In the beginning, before Fantastic Man and The Gentlewoman, there was BUTT magazine. The brainchild of Gert Jonkers and Jop van Bennekom, whose aforementioned titles are among the world’s most admired printed publications, BUTT was a lo-fi phenomenon. It described itself in a now famous tagline as an “INTERNATIONAL FAGGOT MAGAZINE FOR INTERESTING HOMOSEXUALS AND THE MEN WHO LOVE THEM.” For writer Paul Flynn, it was a magazine about “gay sex, art and fashion you believe in.”
Paul has written one of two introductory essays for FOREVER BUTT, a rugged new tome from Taschen which celebrates some of the best content from BUTT since its launch in 2001 (it follows a 2006 book which showcased the best of the mag’s first five years). It includes an incredible array of subjects and contributors, from Gore Vidal and Perez Hilton to John Waters and Marc Jacob via performers like Jonny Woo and porn stars like Greek Pete.
Wolfgang Tillmans, the photographer, longtime BUTT collaborator and author of the other introductory essay, gives us an interesting insight into how Gert and Jop chose who would appear in the magazine. “Showing just ‘some guy BUTT likes’ has never been reason enough to feature somebody in the magazine. BUTT always has ambitions way beyond that. Its makers have always wanted to hear from the widest variety of guys…I can imagine Jop and Gert, hard at work, trying to find the right mix of people for each issue. The obscurity of some of their subjects, and the high celebrity of others, sometimes meant months trying to convince so-and-so to grace BUTT’s pink pages.”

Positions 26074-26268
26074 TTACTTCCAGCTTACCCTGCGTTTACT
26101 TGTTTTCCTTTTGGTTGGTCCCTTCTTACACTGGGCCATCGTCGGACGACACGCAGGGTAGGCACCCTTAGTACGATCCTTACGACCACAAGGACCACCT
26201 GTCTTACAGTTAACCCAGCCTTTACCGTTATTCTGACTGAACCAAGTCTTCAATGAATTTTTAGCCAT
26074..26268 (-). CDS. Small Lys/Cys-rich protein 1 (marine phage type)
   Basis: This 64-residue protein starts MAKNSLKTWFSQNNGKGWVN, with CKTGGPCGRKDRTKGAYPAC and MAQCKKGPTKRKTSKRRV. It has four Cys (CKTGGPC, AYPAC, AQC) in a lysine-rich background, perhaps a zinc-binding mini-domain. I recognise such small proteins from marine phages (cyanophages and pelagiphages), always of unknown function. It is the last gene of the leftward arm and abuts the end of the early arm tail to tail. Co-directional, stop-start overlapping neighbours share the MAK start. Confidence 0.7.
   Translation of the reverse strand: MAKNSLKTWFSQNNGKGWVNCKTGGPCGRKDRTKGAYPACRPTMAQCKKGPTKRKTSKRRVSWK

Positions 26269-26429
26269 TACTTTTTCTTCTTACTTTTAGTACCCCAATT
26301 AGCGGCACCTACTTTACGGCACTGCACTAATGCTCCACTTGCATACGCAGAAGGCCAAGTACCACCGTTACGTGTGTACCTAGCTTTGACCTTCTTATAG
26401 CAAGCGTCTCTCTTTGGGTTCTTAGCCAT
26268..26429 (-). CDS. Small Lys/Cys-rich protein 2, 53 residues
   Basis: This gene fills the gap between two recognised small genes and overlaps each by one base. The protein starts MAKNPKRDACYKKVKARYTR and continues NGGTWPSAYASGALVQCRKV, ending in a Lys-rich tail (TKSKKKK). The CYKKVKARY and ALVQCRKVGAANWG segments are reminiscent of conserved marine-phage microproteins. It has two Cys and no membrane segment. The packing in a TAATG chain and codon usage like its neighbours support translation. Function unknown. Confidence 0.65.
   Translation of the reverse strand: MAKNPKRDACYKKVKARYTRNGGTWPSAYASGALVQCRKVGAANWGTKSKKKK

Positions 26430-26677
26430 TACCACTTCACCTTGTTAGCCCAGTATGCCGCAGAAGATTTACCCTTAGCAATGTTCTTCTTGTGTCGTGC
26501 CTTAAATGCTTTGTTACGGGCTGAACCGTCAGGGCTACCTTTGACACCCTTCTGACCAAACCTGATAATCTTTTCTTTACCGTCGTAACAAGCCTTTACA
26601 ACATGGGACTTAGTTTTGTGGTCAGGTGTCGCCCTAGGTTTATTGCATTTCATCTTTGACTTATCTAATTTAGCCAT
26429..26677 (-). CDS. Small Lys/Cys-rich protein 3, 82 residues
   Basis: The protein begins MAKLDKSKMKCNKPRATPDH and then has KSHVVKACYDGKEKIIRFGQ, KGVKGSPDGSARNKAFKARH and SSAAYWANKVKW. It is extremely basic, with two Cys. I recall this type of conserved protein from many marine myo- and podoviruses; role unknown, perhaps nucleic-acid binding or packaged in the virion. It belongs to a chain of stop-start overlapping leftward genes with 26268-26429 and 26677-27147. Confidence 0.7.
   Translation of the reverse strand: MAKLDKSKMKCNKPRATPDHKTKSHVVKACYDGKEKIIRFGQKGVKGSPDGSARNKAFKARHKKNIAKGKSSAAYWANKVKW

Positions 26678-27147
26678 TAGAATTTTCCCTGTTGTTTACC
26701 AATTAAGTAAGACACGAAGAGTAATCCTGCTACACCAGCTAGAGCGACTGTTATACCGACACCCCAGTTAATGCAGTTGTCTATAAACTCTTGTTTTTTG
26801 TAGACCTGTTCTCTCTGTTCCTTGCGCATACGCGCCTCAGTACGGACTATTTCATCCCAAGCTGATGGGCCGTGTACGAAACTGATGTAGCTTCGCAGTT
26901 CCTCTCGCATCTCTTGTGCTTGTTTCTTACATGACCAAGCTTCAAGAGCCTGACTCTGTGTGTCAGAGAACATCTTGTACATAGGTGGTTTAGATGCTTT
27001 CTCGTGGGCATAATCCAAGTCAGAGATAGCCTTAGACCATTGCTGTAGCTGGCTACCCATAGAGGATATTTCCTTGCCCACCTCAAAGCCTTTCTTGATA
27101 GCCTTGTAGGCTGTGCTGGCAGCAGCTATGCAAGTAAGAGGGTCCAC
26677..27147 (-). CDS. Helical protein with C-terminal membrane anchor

This eclecticism was always a key part of BUTT’s appeal, Wolfgang goes on. “If BUTT has ever been a ‘fanzine’ in any sense at all, it’s because it appeals to magazine lovers. But unlike the traditional single-focus ‘fanzine,’ BUTT displays a curious eagerness to accommodate normally conflicting entities. How else could an interview with a hobo from Amsterdam who hasn’t washed in decades and hasn’t changed the bed sheets in 11 years be featured in a magazine with a Dior ad on its back cover?”
And Paul Flynn pays an articulate tribute to the scale of its founders achievement. "The magazine is a flytrap for a particular sensibility that Gert and Jop presided over,” he writes. “They’re two tall Dutch men with good eyes and ears. Sex, taste and emotion are the perennial enablers when you’re building communities. If they won’t say it themselves, I’ll do it for them. Gert and Jop built one.”
Printed (of course) on pink stock, the book is a tremendous celebration of all that BUTT stands for. Across the interviews, the photographs, and the drawings it’s a dirty, funny, illuminating, and at times gleefully near-libellous tribute to a magazine that for many still continues to define Gert and Jop, whatever successes they’ve had and will go onto have. My impression is that would be absolutely fine by them.
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